Jan Bills


Jan Bills, who runs the landscaping business Two Women and a Hoe, was our August 2018 speaker. She began her talk by saying, “If I woke up in the morning and nothing hurt, I would think I was dead.” She wants us to love our gardens and not just labor in them. We should not run ourselves ragged striving for perfection but sustainably choose our plants for our climate, site and resources. We need to plan for minimal inputs of water and maintenance.

We should use garden design principles with the above rules in mind. Never forget the old saw: “Right plant right place.” Plant the garden using odd numbers of plants so it is pleasing from every angle. The view from inside the house is especially important in our Michigan climate because we are cooped up inside during the winter months. Plant for winter interest: peeling bark, evergreens, boulders, bird houses, and textural elements, etc. Curvy bed lines are functional and sexy as well as aesthetically pleasing. Mass plantings make a big impact. Jill showed us some pictures of houses with big overgrown shrubbery in the front to illustrate the point that an entrance should be welcoming. When planting around the house, leave room for a maintenance alley – enough room to put up a ladder to paint, clean gutters, etc.

Jill gave us a list of plants she loves including ninebark (give it enough room), black lace elderberry and various hydrangeas like vanilla strawberry, limelight and little lime, bobo, incrediball, invincibelle wee white and tiny tuff stuff. Spilled wine weigela (very compact), drift roses and dwarf fothergilla topped out the list.

Make a list BEFORE you go to the nursery (impulse buying? – we never do that!) and inspect plants before you buy. Blackened areas and holes tell you not to buy. Inspect the roots – if they are growing out the bottom of the pot (too big) or not fully rooted in the pot (too small), pass up the plant.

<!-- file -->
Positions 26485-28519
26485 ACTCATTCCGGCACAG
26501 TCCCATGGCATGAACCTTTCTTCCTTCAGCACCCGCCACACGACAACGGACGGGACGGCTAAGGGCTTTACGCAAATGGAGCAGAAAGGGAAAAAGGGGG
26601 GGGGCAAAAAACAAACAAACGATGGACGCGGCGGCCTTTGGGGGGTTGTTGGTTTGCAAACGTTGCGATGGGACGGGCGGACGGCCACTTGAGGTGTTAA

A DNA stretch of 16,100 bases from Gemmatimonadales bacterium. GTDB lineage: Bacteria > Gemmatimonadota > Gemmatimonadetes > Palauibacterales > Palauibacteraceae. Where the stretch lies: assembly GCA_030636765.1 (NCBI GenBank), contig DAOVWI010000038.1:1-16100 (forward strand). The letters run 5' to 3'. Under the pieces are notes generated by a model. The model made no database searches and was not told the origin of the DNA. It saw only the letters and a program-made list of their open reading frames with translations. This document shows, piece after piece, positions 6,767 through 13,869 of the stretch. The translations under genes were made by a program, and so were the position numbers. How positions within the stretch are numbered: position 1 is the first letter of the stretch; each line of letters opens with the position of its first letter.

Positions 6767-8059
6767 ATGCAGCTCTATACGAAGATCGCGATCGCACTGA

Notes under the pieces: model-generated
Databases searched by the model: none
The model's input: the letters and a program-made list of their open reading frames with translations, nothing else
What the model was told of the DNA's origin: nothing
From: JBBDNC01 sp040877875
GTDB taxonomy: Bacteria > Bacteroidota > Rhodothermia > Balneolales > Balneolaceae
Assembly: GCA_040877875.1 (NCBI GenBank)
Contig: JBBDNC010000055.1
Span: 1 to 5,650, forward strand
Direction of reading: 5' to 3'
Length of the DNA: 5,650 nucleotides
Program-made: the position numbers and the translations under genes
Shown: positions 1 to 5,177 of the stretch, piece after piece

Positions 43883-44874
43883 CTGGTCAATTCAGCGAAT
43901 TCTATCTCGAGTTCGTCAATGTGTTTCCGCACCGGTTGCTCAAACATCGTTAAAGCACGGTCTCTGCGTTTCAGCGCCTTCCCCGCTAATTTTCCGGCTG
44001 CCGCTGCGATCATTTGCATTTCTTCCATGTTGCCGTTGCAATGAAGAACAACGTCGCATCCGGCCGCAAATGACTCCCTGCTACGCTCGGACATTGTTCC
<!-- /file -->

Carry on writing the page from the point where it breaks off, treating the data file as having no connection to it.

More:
Leave leaves in the garden to rot down during the winter and provide food and shelter for wildlife. They will fertilize the soil, suppress weeds and protect plant roots for the winter. Sedums and cone flowers and other perennials left standing provide food for the birds and winter interest for the gardener.

There are five deadly sins in the garden: bindweed, chameleon plant, bishop’s weed, Canada thistle and grass. Jill recommends solarization to get rid of infestations of these pests. Solarization is achieved by putting down plastic to heat up the soil in the sun and kill the plants and the seed bank. Some people object to this method because it also kills the microorganisms, worms and other life which are beneficial to the soil. Cardboard is an environmentally friendly weed barrier which adds nutrients to the soil and smothers weeds. Organic weed killer: 1 gallon vinegar, 2 cups Epsom salts, ¼ cup dish soap.

Jill flashed a picture of a possum on the screen and called it nature’s clean-up crew because it eats ticks, insects, snails, small rodents and various kinds of dead stuff. A fun possum story: I was watching a possum and a huge raccoon twice its size eating seeds under the bird feeder on my deck. They were a few feet apart, but suddenly the possum took a running start and rammed his head into the raccoon’s head. I wondered what would happen next, but the raccoon just moved over and continued eating as if nothing had happened. The possum got more seeds.

She ended her talk with two quotes worth remembering:

“If we kill off the wild, then we are killing a part of our souls.” Jane Goodall

“Play in the dirt because life is too short to always have clean fingernails.”

I know why someone called gardeners “green thumbs.” My right thumbnail is green all summer from deadheading and pruning when the scissors and pruners are in the garage.

Jean Gramlich

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